E-cigarettes? Think again!By Rafael Castillo M.D. |Philippine Daily Inquirer
In this day and age, everything seems to be going digital; and that includes smoking. Many smokers are turning to electronic cigarettes, also called e-cigs, thinking they’re better off with these than regular cigarettes. Truth is, we don’t know what the effects of e-cigs are on the long term because there’s not much scientific data except the ones their manufacturers have come up with.
The Philippine Medical Association has called for a ban on the sale of e-cigs to the public until such time that a proper testing of their safety has been done. It has pointed out that the sale of e-cigs is unregulated, making them accessible to children and adolescents, who look at them as cool devices to be seen with. They’re promoted by some marketers as an “alternative lifestyle” and many are made to believe they are safer and relatively “healthier” than actual smoking.
“We do not know if it can be bad for us, and if they are saying that this is an alternative lifestyle the question is whether it is right for us to teach a new kind of vice to the public, moreover to our children and the youth,” warned Dr. Ramon Severino of the Philippine Pediatric Society, which is a PMA specialty organization.
Dr. Saturnino Javier, the immediate past president of the Philippine Heart Association, also detailed the uncertainty and risks of e-cig use in his column in Vital Signs, the newspaper for doctors and healthcare professionals. “One must also contend with the fact that nicotine vapors are likewise inhaled into the lungs,” he wrote. “One of the strongest arguments against the use of e-cigarettes is that they may undermine smoking prevention and cessation by reinforcing the habit of cigarette use in public and workplaces,” he added.
Local FDA stand
Sometime ago, our local Food and Drug Administration (FDA) issued a warning to the public about e-cigs, reiterating that they are not a recommended method of smoking-cessation therapy for smokers who want to quit. It also stressed the grave potential risk of abetting children into learning how to smoke.
E-cig manufacturers claim they’re not targeting children with their product, but the nicotine cartridges they’re selling come in flavors appealing to children. Which kid will not be attracted to chocolate, caramel, strawberry and even bubble gum flavor flavors? Knowing the adventurous nature of schoolchildren and the unregulated nature of e-cigs, we may have a catastrophic fad in the making if we allow e-cigs to be freely marketed.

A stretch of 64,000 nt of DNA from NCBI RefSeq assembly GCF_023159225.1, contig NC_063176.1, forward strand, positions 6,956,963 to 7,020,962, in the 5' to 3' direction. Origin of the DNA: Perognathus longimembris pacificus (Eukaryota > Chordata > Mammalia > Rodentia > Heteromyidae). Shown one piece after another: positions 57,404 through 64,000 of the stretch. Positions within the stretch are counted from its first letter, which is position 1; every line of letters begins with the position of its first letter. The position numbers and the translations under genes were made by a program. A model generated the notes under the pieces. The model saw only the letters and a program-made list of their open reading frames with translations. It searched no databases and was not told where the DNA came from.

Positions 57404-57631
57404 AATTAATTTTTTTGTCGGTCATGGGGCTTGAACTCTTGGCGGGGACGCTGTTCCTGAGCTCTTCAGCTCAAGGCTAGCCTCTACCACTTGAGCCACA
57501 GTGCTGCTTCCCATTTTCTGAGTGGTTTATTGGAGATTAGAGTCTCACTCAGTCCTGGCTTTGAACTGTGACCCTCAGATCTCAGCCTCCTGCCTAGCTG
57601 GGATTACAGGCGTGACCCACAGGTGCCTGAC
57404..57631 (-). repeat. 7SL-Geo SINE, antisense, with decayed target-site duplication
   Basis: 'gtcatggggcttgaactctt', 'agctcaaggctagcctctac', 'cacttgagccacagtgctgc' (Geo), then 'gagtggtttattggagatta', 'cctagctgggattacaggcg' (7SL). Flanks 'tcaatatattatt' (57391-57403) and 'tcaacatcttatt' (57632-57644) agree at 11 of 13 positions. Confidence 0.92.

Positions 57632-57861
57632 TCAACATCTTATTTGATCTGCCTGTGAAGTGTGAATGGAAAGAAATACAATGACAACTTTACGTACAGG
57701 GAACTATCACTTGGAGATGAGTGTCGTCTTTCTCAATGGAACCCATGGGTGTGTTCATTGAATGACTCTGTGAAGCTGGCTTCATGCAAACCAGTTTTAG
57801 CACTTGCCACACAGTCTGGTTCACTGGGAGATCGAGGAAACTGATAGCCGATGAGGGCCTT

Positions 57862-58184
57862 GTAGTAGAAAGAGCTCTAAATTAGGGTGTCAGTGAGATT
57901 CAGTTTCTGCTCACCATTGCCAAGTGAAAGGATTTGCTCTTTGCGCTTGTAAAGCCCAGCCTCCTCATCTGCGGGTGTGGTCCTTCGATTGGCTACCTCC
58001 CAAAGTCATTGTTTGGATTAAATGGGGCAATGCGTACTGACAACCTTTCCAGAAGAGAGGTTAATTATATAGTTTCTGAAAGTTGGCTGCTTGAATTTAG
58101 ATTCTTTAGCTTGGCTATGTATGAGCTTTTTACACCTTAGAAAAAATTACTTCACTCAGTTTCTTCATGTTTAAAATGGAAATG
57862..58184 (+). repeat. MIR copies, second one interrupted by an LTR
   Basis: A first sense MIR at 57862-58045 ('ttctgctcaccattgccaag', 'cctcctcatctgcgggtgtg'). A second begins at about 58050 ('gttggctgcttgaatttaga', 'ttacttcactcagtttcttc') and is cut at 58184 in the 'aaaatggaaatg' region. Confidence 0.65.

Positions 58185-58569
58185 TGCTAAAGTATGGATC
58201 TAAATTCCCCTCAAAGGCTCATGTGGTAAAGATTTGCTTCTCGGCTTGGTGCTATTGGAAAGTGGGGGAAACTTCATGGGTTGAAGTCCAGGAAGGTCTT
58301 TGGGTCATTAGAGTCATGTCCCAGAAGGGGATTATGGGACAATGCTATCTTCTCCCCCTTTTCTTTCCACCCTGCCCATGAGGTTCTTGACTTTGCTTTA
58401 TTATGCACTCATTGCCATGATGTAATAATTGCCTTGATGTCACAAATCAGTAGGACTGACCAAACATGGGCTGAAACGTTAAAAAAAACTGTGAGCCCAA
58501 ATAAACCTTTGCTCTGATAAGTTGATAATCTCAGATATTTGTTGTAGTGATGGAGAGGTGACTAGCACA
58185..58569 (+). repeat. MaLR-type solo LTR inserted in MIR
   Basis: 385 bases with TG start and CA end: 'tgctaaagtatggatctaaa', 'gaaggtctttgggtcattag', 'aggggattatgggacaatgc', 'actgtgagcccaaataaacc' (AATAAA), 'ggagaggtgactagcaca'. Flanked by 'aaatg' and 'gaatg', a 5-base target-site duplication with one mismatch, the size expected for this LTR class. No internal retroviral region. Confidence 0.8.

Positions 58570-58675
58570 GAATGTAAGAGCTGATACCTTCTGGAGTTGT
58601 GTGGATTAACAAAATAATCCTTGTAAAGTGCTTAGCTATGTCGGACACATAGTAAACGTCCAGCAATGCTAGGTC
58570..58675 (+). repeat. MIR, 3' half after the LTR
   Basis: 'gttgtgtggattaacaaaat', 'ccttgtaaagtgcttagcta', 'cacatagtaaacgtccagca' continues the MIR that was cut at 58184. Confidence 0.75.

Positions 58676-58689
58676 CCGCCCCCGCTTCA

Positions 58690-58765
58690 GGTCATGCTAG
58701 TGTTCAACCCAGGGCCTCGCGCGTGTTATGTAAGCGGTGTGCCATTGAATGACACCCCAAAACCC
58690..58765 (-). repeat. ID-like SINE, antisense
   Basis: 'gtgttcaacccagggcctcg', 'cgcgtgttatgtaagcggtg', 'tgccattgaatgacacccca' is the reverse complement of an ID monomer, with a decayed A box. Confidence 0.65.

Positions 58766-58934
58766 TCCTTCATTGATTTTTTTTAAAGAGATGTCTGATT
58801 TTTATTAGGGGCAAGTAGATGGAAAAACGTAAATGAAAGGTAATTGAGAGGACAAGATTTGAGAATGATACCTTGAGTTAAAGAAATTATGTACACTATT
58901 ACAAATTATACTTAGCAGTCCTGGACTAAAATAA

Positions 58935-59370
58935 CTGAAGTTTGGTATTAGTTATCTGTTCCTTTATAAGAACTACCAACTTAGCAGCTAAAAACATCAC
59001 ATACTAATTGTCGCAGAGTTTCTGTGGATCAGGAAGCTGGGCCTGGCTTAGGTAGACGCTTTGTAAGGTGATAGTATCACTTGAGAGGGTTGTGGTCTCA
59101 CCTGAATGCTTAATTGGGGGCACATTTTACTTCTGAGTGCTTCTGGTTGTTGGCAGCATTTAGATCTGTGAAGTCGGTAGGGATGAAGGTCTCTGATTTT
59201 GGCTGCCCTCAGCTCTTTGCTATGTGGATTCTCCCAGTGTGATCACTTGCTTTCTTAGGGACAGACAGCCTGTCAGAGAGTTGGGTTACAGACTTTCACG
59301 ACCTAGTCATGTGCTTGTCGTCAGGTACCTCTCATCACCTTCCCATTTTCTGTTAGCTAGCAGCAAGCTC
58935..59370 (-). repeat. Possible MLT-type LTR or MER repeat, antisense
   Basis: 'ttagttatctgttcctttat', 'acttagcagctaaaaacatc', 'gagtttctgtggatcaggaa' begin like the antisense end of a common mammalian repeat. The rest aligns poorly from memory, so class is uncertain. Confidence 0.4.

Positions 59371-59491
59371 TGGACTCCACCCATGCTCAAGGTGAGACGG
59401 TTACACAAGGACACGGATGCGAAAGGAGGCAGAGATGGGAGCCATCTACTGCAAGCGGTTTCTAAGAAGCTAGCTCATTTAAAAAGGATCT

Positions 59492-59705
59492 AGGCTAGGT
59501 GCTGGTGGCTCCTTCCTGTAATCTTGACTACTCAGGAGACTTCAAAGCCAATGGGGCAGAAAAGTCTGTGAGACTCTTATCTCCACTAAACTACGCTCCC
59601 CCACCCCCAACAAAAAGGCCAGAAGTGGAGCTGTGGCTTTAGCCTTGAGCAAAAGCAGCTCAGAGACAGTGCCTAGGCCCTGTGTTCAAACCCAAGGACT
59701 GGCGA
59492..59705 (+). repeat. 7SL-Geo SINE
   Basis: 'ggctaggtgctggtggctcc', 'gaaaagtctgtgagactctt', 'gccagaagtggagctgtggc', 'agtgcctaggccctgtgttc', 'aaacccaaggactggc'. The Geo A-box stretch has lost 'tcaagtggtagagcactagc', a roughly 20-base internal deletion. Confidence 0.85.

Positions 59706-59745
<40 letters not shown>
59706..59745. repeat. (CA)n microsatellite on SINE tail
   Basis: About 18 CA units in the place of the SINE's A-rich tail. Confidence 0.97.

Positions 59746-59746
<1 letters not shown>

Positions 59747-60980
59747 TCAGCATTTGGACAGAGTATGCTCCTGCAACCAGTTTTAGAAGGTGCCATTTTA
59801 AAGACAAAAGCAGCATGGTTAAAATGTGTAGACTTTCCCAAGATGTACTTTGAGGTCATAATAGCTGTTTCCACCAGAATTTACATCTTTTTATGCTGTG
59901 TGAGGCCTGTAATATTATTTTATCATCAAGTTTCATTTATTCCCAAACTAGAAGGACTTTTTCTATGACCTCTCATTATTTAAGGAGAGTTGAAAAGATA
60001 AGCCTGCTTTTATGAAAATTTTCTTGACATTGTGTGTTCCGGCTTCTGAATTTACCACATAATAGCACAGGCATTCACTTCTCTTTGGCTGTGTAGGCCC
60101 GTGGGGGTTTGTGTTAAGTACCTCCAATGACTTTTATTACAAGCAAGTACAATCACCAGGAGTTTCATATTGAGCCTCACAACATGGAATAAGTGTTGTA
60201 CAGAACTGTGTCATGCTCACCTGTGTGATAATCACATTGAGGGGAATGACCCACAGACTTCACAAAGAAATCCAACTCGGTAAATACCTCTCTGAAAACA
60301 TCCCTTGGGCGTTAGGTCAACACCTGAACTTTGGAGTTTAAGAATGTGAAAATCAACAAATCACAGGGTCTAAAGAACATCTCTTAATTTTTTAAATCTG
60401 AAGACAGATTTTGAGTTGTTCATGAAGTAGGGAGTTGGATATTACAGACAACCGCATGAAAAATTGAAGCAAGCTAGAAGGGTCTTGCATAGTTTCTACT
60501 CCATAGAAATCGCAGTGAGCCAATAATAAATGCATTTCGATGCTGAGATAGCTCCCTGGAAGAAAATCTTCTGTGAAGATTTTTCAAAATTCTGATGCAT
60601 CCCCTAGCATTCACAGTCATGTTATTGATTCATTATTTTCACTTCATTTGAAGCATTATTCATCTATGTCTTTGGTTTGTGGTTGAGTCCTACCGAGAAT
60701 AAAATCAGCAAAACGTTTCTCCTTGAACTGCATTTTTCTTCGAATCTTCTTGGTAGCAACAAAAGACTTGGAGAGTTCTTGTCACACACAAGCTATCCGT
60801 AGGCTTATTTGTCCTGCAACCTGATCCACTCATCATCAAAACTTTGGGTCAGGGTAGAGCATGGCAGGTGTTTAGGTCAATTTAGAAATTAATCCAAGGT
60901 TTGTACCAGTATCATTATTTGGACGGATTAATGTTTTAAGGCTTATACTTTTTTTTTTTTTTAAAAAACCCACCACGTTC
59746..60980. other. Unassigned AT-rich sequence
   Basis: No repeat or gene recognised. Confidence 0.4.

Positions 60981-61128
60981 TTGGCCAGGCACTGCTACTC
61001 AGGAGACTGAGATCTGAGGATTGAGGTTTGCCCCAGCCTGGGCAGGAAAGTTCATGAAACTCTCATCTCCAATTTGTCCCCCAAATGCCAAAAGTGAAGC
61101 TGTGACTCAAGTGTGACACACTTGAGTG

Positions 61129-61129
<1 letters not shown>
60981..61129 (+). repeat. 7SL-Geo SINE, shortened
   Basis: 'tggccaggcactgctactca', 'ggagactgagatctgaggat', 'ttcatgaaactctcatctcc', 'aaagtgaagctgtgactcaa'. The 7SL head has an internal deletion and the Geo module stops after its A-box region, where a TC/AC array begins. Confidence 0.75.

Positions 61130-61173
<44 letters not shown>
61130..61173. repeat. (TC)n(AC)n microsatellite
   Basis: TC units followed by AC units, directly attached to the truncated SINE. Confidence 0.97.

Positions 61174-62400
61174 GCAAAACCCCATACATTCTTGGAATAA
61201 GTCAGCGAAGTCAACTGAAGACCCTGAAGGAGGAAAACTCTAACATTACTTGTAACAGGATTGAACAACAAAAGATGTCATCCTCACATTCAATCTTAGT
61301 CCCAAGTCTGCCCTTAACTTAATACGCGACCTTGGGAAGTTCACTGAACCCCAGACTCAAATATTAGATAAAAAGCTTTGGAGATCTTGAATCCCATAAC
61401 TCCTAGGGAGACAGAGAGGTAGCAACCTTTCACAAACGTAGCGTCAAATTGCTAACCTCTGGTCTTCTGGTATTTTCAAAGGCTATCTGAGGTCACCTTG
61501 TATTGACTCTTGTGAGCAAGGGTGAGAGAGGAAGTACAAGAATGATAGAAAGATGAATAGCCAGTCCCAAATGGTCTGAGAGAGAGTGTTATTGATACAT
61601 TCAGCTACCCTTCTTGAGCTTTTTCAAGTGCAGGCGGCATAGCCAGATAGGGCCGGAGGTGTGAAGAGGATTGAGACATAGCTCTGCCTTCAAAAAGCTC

The e-cigs work as a vaporizer since they vaporize a liquid solution into an aerosol mist, which simulates the real thing. It gives one the feeling of virtual smoking. Although they don’t contain tobacco, there’s a small device inside that heats up the liquid nicotine, which turns it into a vapor that smokers inhale and exhale.
Manufacturers of e-cigs claim that this nicotine vapor offers much lesser risk over traditional cigarette smoke. But no one knows for sure the possible side effects of inhaling nicotine vapor, as well as other health risks e-cigarettes may cause.
We usually vaporize medications for lung problems like asthma and pneumonia because it has been shown that vaporized solutions can reach the lung tissues more quickly and effectively. If e-cigs have the same mechanism, then the vaporized nicotine should affect the lungs more adversely; and we won’t be surprised if later studies would show that e-cigs can cause all known complications of tobacco smoking in a shorter period of time.
Quality control in the manufacturing of e-cigs is also a big question mark, and there’s a possibility that some manufacturers may not adequately disclose everything they put in the cartridges for their e-cigs, or the actual nicotine level may be higher than what is listed on the cartridge label.
This may be the reason satisfied e-cig users swear to high heavens about how e-cigs have weaned them off from tobacco smoking. They likely don’t realize they’re getting a higher dose of nicotine. They’re out of the frying pan and put into the fire directly.
Johnny Depp might have looked cool though he fidgeted with his e-cig in the film “The Tourist,” and Katherine Heigl of “Grey’s Anatomy” might have sounded like a health expert as she explained how e-cigs work when she guested in the David Letterman show. But not even a ton of celebrity endorsements can ever cover up the unknown danger that lurks behind the use of e-cigs.